This week we played with salt, ice and liquid watercolours. It was one of those cool activities that combines science and creativity, and has everyone happily engaged for hours.
What You Need
- One or more plastic containers – we used several, of different shapes and sizes. Ours had lids to make them easier to stack in the freezer.
- Liquid watercolours or food colouring
- Plastic pipettes
- Tray or dish to stand your melting ice in
What We Did
I filled the containers with water and left them in the freezer for a couple of days.
We talked about the ways ice melts. The children said heat melts ice, so our ice would eventually melt if we left it out of the freezer. Or we could speed up the melting process by pouring on warm water. I asked them how we deal with icy paths in winter and they shouted “salt!”. We recalled how we added salt to ice to quickly freeze juice into a sorbet, and how that worked because the presence of an impurity (like salt) lowers the freezing point of water.
Then I handed over the salt and the liquid watercolours and let the children experiment.
They started out by sprinkling salt on the ice and noticing how the salt melted the ice where it came into contact with it. (Actually they started out by licking the ice – they do like to engage all their senses… I made sure this happened only the once, before any salt or paint had been introduced!)
Then C(9) had the idea of colouring her salt before sprinkling it on so she could follow its path. But she found the salt difficult to sprinkle when wet, so she decided to sprinkle and then quickly add colour. Soon she realised that she didn’t have to be so quick, because the colour always followed the path of the melting ice.
More colours were added…
And great fun was had by all!
I loved seeing how differently each child interacted with their ice. While C(9) enthused poetically about “glistening cataracts”, J(8) wore his best would-be world-dominating mad scientist expression as he attacked his with three purple pipettes at a time, shouting “I’m going to burn a hole RIGHT THROUGH THE HEART of it!”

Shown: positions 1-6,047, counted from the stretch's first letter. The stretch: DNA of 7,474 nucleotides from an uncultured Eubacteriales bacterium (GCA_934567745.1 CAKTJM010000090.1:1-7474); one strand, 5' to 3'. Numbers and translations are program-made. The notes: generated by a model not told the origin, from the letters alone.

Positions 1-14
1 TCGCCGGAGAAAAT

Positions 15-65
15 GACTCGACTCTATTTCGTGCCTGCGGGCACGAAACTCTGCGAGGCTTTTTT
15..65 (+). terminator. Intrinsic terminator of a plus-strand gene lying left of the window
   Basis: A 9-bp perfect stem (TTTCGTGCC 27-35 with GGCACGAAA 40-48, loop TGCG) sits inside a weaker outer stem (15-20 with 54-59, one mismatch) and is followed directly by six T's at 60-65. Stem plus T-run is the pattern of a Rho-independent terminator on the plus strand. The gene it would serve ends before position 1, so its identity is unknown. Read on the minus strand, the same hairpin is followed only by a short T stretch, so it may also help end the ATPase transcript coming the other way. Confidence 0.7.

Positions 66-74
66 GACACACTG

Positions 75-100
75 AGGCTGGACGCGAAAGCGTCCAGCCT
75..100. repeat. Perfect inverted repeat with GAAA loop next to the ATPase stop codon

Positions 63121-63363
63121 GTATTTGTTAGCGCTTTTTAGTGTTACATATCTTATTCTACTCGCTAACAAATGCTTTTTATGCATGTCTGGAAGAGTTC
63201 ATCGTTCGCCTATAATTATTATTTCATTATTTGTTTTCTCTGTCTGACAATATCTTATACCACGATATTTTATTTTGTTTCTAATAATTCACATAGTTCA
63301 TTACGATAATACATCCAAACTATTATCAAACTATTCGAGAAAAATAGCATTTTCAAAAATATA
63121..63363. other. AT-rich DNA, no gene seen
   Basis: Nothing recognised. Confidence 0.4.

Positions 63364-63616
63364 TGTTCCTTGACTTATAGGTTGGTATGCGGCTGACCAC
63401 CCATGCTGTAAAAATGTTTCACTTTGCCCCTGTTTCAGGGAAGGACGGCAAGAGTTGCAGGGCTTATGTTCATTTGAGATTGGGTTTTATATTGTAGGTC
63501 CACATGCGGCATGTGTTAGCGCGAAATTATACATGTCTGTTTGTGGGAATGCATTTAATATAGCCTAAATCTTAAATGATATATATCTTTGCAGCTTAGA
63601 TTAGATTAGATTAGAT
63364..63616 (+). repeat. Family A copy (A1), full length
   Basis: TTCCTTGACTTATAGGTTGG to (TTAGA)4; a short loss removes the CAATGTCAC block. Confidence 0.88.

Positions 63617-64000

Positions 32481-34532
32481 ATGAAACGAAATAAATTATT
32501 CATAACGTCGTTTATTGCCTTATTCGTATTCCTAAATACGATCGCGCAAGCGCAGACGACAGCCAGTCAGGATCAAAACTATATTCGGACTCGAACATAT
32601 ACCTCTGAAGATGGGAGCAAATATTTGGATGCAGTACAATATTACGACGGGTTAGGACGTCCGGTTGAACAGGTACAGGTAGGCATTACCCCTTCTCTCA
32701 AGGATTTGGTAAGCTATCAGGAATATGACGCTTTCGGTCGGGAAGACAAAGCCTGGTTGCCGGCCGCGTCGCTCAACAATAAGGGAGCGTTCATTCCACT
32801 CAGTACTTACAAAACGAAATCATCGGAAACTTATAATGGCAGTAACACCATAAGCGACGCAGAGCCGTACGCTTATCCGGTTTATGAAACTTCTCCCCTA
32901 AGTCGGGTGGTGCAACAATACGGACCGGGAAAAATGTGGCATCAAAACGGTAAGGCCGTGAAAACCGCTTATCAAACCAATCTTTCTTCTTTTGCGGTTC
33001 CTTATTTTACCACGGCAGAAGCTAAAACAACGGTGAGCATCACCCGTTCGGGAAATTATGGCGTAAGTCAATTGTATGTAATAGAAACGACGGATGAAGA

Lots of creative expression, and some science too!
Using food colouring instead of liquid watercolour – I think I added too much water to our liquid watercolours – they were a bit wishy washy (not that the children noticed). While they were busy making cataracts and chasms, I privately experimented with using gel food colours instead. These highlighted the paths of the melting ice much more clearly, but one drop went a long way so the children wouldn’t have had nearly as much fun if we’d used these – their ice would quickly have been saturated with colour. The vibrant colours make for quite a cool demonstration, though.
Another scientific variation would be to experiment with different types of salt – rock salt, for example.
Our arty science project was inspired by The Artful Parent.
Ice Tunnels: Bring on the summer fun! I found this after we played with our ice.
I hope you enjoy playing with colourful salty ice as much as we did!